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State v. Long

Court of Appeals of Oregon

June 21, 2017

STATE OF OREGON, Plaintiff-Respondent,
v.
NATHAN ASHLEY LONG, Defendant-Appellant.

          Submitted April 28, 2016

         Douglas County Circuit Court, 12CR2016FE George William Ambrosini, Judge.

          Ernest G. Lannet, Chief Defender, Criminal Appellate Section, and Lindsey Burrows, Deputy Public Defender, Offce of Public Defense Services, fled the brief for appellant.

          Ellen F. Rosenblum, Attorney General, Paul L. Smith, Deputy Solicitor General, and Nani Apo, Assistant Attorney General, fled the brief for respondent.

          Before Ortega, Presiding Judge, and Lagesen, Judge, and Garrett, Judge.

         Case Summary: Following an altercation between defendant and his girlfriend, defendant was convicted of fourth-degree assault constituting domestic violence, which requires the state to prove, in part, that a person "cause[d] physical injury to another." ORS 163.160(1)(a). "Physical injury" is defined as "impairment of physical condition or substantial pain." ORS 161.015(7). On appeal, defendant argues that the record lacks evidence sufficient to permit a finding that his girlfriend suffered "substantial pain, " and that the trial court erred in giving the jury the opportunity to convict defendant on that theory of physical injury.

         Held: The trial court erred when it ruled that the state could proceed under both theories of "physical injury." Although it could reasonably be inferred that the girlfriend suffered some pain as a result of the altercation, the record, which contains no evidence of either the quality or duration of any such pain, lacks evidence to permit a reasonable inference that her pain was substantial or lasting.

         Conviction for fourth-degree assault reversed and remanded; otherwise affirmed.

         [286 Or.App. 335] GARRETT, J.

         Following an altercation between defendant and his girlfriend, Gregory, defendant was convicted of one count of fourth-degree assault constituting domestic violence, [1] which requires the state to prove, in part, that a person "cause[d] physical injury to another." ORS l63.l6O(1)(a). "Physical injury" is defined as "impairment of physical condition or substantial pain." ORS 161.015(7) (emphasis added). On appeal, defendant argues that the record lacks evidence sufficient to permit a finding that Gregory suffered "substantial pain, " and that the trial court erred in giving the jury the opportunity to convict defendant on that theory of physical injury. For the reasons explained below, we agree with defendant. The judgment is reversed and remanded as to the fourth-degree assault conviction, and otherwise affirmed.[2]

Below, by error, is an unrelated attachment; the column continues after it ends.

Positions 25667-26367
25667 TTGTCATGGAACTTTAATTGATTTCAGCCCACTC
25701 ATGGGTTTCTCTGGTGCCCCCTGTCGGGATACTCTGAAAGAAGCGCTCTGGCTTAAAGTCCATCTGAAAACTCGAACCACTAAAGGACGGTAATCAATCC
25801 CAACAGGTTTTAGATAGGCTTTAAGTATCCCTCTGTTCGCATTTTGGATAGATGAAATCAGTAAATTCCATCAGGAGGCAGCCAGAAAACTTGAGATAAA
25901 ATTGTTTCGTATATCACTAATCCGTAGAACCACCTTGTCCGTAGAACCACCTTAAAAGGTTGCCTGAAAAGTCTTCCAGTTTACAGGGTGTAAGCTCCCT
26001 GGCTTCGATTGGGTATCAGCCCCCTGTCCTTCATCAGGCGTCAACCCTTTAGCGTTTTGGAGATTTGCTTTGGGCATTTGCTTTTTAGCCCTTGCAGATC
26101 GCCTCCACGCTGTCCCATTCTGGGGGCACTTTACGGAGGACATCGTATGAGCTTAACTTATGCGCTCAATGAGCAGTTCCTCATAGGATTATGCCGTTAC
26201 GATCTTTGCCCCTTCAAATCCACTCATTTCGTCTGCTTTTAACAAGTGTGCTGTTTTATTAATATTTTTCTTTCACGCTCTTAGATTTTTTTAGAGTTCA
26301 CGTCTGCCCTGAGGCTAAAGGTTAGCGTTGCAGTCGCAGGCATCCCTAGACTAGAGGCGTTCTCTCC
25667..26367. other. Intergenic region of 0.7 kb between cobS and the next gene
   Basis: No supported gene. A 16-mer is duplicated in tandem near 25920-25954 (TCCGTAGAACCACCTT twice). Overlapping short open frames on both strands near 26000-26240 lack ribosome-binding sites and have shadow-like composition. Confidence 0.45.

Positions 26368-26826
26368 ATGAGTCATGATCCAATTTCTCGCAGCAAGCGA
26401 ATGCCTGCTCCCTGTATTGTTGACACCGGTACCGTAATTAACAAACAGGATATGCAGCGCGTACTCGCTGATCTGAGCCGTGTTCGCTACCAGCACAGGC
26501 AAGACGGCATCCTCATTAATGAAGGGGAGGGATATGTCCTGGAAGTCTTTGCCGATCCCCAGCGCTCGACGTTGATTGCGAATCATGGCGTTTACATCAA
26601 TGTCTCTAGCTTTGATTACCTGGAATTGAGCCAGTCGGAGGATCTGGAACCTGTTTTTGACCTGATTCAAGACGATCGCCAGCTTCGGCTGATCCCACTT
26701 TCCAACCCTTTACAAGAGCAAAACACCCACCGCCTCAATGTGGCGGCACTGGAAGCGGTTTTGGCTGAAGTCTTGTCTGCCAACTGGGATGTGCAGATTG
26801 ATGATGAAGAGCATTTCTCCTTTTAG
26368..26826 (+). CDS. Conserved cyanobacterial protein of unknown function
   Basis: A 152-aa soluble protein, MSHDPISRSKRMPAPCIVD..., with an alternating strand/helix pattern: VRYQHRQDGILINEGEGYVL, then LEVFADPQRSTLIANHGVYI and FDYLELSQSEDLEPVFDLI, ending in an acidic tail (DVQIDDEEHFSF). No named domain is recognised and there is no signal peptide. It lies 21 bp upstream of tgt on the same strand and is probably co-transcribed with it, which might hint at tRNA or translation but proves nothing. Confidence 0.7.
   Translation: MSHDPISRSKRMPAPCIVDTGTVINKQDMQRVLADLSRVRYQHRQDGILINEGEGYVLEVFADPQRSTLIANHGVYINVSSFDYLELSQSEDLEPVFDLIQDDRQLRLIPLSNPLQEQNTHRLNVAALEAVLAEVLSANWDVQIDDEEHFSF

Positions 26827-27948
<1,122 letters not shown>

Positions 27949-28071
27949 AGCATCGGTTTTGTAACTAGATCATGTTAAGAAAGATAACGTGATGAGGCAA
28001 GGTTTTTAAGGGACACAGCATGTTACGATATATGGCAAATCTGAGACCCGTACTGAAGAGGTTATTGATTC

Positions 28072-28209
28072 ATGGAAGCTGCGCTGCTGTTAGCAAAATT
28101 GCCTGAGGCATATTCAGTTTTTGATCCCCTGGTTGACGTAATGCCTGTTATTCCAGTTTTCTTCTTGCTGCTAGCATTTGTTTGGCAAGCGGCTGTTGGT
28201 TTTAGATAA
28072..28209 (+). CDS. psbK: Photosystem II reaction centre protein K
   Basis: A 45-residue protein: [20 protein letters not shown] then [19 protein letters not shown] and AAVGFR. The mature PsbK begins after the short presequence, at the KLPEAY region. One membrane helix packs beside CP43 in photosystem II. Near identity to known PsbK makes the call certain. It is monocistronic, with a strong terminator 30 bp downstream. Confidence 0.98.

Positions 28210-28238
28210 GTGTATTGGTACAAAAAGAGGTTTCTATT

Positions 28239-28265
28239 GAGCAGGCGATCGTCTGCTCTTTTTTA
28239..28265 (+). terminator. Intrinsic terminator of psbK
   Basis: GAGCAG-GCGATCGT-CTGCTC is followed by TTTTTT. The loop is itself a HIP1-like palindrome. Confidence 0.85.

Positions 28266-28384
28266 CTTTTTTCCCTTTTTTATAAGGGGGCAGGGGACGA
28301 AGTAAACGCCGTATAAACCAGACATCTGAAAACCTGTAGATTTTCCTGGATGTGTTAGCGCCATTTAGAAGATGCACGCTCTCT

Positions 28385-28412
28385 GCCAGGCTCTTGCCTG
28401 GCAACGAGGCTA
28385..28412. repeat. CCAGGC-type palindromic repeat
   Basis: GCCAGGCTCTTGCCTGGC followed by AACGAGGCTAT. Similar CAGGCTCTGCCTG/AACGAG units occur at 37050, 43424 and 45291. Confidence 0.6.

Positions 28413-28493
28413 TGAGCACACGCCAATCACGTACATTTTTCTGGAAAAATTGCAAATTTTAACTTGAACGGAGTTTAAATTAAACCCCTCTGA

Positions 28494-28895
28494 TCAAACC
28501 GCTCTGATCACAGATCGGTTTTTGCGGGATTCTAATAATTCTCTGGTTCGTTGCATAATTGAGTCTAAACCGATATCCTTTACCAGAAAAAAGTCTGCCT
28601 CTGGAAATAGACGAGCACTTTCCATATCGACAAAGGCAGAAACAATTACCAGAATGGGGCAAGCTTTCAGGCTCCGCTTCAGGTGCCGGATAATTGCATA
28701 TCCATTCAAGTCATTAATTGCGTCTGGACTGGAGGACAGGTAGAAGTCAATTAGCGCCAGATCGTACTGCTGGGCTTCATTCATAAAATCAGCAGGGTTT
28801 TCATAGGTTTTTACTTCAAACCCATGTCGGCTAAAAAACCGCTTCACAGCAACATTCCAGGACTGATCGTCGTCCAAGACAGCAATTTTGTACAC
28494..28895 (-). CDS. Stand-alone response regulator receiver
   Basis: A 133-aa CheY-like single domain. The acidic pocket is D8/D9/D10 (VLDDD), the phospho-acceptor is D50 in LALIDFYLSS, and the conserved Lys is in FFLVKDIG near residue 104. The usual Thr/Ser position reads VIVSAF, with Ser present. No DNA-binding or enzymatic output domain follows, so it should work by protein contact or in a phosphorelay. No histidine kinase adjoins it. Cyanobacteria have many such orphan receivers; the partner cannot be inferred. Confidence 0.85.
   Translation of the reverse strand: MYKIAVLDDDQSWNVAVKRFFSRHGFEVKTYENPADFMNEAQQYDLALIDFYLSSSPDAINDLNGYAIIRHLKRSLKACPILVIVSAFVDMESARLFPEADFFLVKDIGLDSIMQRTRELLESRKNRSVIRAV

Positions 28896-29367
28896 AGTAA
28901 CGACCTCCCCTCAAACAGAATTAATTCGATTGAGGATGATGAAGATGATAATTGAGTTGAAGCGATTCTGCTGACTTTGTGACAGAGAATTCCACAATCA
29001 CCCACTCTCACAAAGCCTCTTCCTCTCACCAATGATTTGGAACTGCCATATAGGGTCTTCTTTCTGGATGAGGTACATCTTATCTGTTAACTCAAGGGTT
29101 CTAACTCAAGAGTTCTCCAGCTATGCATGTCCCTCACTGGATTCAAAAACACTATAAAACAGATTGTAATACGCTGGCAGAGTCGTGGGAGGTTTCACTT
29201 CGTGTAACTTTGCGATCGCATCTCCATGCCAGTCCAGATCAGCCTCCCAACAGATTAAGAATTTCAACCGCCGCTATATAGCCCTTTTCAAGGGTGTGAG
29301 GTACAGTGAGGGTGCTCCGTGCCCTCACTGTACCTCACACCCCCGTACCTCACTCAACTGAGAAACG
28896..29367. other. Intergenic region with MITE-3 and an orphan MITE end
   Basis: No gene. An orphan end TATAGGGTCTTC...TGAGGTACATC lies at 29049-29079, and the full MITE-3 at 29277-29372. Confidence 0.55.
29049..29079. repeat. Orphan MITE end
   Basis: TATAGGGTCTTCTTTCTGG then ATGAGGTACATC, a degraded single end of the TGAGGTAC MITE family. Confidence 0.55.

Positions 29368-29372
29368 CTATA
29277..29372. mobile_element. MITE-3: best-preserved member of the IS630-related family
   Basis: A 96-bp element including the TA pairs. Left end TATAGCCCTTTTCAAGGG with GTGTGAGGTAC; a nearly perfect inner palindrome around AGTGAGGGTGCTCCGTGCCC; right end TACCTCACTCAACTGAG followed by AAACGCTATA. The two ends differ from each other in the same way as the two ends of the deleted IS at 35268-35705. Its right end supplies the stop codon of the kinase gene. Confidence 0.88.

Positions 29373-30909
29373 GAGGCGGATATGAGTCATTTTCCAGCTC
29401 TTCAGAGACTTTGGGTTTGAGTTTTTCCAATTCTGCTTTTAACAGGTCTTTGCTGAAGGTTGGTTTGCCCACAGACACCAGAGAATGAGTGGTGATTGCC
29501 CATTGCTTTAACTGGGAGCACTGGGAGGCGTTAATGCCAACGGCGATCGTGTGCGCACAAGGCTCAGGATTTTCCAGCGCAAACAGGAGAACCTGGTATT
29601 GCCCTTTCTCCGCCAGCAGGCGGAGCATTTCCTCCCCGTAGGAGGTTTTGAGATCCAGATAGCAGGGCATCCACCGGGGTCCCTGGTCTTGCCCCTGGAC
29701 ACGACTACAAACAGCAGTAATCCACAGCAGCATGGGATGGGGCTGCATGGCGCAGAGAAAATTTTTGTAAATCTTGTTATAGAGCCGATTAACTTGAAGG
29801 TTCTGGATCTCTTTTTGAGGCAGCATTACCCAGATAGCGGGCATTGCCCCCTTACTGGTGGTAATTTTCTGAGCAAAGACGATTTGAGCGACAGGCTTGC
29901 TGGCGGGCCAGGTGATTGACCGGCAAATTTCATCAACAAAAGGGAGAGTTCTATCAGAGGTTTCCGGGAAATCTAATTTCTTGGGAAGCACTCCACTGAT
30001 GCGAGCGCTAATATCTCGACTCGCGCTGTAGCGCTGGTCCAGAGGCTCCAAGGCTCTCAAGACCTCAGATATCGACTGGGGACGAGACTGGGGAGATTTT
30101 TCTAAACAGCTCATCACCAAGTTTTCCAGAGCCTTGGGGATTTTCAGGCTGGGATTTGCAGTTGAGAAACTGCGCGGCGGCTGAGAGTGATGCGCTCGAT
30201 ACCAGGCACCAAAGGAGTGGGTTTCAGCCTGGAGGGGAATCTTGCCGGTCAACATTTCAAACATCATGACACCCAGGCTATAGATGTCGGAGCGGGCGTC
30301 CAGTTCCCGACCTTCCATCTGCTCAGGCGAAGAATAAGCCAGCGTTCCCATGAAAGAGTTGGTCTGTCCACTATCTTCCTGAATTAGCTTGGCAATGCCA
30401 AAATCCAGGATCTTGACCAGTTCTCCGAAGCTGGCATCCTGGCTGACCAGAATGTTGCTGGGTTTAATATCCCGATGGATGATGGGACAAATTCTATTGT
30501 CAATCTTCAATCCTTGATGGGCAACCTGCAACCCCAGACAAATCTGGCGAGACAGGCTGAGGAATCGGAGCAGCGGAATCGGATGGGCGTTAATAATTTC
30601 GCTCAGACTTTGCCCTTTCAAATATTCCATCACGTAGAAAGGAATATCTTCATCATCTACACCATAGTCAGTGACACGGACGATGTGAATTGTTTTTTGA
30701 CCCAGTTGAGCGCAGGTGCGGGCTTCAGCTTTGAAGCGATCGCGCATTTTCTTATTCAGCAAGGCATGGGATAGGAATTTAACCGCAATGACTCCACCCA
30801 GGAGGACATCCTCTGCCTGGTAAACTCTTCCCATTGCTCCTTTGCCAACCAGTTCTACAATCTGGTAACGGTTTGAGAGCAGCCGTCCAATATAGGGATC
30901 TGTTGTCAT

We review the facts in the light most favorable to the state, which prevailed at trial. State v. Summers, 277 Or.App. 412, 413, 371 P.3d 1223, rev den, 360 Or. 465 (2016). Defendant and Gregory got into a fight after defendant refused to clean up the front yard. Gregory called a friend, Scevers, after the fight and told him that defendant had assaulted her. According to Scevers's trial testimony, Gregory was "very upset and crying, " and said that defendant had choked her and hit her in the jaw. At Gregory's request, Scevers called 9-1-1. He also testified that he noticed "marks" on Gregory's neck when he saw her several days after the attack.

         Officer Barrett responded to Scevers's call and interviewed Gregory and her roommate. The state's case at trial relied heavily on Barrett's testimony. Barrett testified that he observed swelling around Gregory's left cheek, bruising beginning to form near her left eye, and scratch marks around her collar bone and neck. According to Barrett, Gregory told him that the argument began after [286 Or.App. 336] she asked defendant to clean up the front yard; defendant yelled and "head butted" her. Defendant then pushed her into the kitchen and began kicking and punching her; at one point, defendant held her down on the ground with his hand around her neck. The altercation moved to the front porch, where defendant shoved Gregory against the front door, grabbed her around the throat, and shoved her into a porch chair. Defendant then left the scene. When Barrett asked whether Gregory could still breathe during the assault, she answered that her breathing was disrupted when defendant grabbed her by the neck in the kitchen, but not when he grabbed her neck on the porch. She said that if defendant had squeezed any harder she "wouldn't be able to breathe at all."

         Barrett also described his interview with the roommate, Cook. Cook told Barrett that she was in the bathroom when she overheard the argument; she emerged to see defendant attacking Gregory in the kitchen. Cook described defendant being on top of Gregory, then hitting, kicking, and choking her.

         The evidence at trial also included Barrett's photographs from the day of the assault, which show that Gregory's face is flushed and indicative of recent crying. The photographs depict what appears to be slight swelling of Gregory's cheek and several small scratches or bruises near her neck. ...


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